Small-Space Eco Design with Del Ray Cafe
It’s nice when you find inspiration for your next design or DIY project right in your own back yard. On a recent “home” and garden tour of Del Ray Cafe (DRC), owner Margaret Janowsky showed Leslie and me how they designed and maintain a green landscape at the restaurant, but she also shared a wealth of small-space and eco-friendly interior design projects anyone can replicate in their own homes.
First, small-space solutions. It’s been a dream of mine to have bench seating with storage underneath, and furniture like this that pulls double duty is always welcome. You’ll find DRC’s built-in benches in the dining room on the first floor.
They also have built-in cupboards on either side of the front windows for storage with a counter in the middle, a simple way to make a breakfast nook out of a small wall.
Upstairs, they converted a functioning door into a community message board so local businesses can leave cards.
Below, they painted a chalkboard for the day’s specials. If you aren’t one to display the menu in your house, I’m sure you could find a million other uses for a chalkboard door.
Another feature I’d love in my house is a sliding barn door. This one blocks off the dining room from a bar serving station giving patrons more privacy without adding a bulky door. It looks amazing, but it also makes great use of a tight space.
The serving station takes advantage of every inch in the small walkway to store many bottles of wine and liquor.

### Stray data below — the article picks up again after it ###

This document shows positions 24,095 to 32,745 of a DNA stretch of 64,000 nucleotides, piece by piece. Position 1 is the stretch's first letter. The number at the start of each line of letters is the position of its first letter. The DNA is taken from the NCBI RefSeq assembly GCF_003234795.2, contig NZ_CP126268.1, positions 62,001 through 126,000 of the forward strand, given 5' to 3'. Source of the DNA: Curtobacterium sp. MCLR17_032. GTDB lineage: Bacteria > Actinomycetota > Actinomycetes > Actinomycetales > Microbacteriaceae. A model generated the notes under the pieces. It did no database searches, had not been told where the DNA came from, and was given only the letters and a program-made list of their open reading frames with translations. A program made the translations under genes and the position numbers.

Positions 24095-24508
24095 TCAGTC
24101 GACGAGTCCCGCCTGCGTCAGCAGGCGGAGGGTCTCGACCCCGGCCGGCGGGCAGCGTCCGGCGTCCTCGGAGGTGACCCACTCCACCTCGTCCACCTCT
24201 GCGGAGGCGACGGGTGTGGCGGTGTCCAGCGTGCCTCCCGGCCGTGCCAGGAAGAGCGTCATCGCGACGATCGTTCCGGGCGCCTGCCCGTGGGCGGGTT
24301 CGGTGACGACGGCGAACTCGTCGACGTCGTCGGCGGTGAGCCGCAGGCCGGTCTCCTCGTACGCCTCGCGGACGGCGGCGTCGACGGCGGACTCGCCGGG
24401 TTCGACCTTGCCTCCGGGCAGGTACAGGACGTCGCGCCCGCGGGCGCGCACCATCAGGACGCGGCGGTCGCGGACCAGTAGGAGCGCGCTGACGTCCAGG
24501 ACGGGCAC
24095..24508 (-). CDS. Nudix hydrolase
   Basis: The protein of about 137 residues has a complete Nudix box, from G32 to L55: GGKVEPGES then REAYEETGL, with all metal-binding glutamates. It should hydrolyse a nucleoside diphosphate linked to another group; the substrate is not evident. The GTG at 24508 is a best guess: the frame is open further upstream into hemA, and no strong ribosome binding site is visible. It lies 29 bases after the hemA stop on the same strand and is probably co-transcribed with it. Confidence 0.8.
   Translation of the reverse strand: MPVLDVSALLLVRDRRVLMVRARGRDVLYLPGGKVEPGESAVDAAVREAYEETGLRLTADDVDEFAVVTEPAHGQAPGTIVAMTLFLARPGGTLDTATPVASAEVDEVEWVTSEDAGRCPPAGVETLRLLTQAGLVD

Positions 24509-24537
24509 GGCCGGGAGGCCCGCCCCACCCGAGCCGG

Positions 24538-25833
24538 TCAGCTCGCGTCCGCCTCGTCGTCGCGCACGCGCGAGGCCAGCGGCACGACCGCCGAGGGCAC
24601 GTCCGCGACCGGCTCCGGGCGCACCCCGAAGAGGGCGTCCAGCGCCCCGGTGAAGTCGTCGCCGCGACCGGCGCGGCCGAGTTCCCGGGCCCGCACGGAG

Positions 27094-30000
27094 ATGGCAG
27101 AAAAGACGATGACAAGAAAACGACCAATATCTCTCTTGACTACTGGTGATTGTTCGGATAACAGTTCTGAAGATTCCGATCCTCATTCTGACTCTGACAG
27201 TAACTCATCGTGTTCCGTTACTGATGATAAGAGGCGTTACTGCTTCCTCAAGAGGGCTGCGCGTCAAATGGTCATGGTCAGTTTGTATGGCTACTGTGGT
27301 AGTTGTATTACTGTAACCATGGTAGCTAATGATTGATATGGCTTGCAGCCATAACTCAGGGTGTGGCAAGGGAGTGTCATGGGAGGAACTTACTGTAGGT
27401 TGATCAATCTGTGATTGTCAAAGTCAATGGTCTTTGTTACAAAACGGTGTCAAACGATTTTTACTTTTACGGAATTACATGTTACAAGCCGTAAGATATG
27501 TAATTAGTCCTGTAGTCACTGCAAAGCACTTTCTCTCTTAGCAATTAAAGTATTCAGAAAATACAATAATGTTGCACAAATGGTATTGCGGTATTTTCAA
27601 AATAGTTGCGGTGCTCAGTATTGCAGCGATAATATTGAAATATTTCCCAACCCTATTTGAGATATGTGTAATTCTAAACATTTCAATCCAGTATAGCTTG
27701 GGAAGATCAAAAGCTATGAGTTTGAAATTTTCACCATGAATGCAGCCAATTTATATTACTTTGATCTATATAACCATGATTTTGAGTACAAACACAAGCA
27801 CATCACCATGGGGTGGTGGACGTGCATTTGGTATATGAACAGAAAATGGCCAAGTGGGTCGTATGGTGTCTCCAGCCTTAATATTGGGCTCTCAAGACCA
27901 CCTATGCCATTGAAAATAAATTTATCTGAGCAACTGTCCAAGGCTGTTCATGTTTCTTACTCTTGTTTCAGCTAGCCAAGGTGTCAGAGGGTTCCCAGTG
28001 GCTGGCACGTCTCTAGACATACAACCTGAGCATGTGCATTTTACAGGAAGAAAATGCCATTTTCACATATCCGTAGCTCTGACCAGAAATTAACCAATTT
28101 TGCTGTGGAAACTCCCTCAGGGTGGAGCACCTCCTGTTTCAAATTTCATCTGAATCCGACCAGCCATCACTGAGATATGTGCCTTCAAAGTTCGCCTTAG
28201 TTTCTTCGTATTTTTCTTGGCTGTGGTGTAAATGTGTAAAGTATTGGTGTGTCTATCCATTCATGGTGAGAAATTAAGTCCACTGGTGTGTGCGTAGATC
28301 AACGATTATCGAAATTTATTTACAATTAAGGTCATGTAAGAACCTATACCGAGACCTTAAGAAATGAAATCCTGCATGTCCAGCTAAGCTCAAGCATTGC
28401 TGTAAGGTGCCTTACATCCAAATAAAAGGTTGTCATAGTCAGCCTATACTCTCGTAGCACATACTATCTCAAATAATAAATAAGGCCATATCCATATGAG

Another ingenious use of a small space is this set of shelves. They look old, perhaps original to the building, but they were built during the renovations last year. The rounded edge detail is smart for such an awkward, high-traffic corner.
The shelves are just the right depth to hold bottles in a space where a piece of furniture would not fit.
They repeated the shelving on a wall around the corner too.
There are also several eco-friendly elements in DRC’s decor. The durable carpet tiles, from Flor, can be recycled. These are commercial grade, but you can also buy them for your home.
You wouldn’t know this by looking at them, but the tables and chairs are sustainable. The bases of the tables are made from reclaimed engine blocks.
The chairs are made from rubber wood trees. These trees are typically harvested for their sap, with the wood thrown out. Now, manufacturers are saving the wood to use as furniture.
Margaret ordered the curtains with 100% organic fabric from Ballard Designs, custom fit for the windows.
Refurbished antiques, such as the benches used with the farm table upstairs, are also an important part of the decor. And they are great for fitting in a large group, as we did with our neighbor’s baby shower.
Margaret found the light fixture above the farm table in a dusty heap in an antique store and had it rewired and renewed.
The lantern on the front porch is also a salvaged light fixture.
And one of our favorite design elements is the trio of stained glass windows hung in the rafters on the second floor. Margaret’s brother and sister-in-law had these lying around their house and offered to let Margaret take them for the cafe, a simple enhancement with such a beautiful impact.
Del Ray Cafe’s mindfulness of the environment, blending the old with the new, and making every inch of a small-space count are definitely ideas we can repurpose in our own homes. We love decorating that tells a story — rescued family heirlooms, refurbished antiques, reimagined elements of nature — and it seems everything at DRC has something to say, something that makes you feel at home.
Have you taken a closer look at the design elements at local businesses? Have you incorporated any ideas in your own home?